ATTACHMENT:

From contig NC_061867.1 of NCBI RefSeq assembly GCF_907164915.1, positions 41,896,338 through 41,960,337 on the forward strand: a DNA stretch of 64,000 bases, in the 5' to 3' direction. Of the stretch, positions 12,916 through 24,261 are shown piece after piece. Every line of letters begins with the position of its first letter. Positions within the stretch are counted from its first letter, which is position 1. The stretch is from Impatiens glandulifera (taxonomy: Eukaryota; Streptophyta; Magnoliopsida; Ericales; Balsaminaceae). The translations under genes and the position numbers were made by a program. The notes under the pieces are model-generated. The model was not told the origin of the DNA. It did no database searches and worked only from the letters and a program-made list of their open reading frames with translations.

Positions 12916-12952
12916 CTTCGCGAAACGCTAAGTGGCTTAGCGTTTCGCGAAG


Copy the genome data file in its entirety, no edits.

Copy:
From contig NC_061867.1 of NCBI RefSeq assembly GCF_907164915.1, positions 41,896,338 through 41,960,337 on the forward strand: a DNA stretch of 64,000 bases, in the 5' to 3' direction. Of the stretch, positions 12,916 through 24,261 are shown piece after piece. Every line of letters begins with the position of its first letter. Positions within the stretch are counted from its first letter, which is position 1. The stretch is from Impatiens glandulifera (taxonomy: Eukaryota; Streptophyta; Magnoliopsida; Ericales; Balsaminaceae). The translations under genes and the position numbers were made by a program. The notes under the pieces are model-generated. The model was not told the origin of the DNA. It did no database searches and worked only from the letters and a program-made list of their open reading frames with translations.

Positions 12916-12952
12916 CTTCGCGAAACGCTAAGTGGCTTAGCGTTTCGCGAAG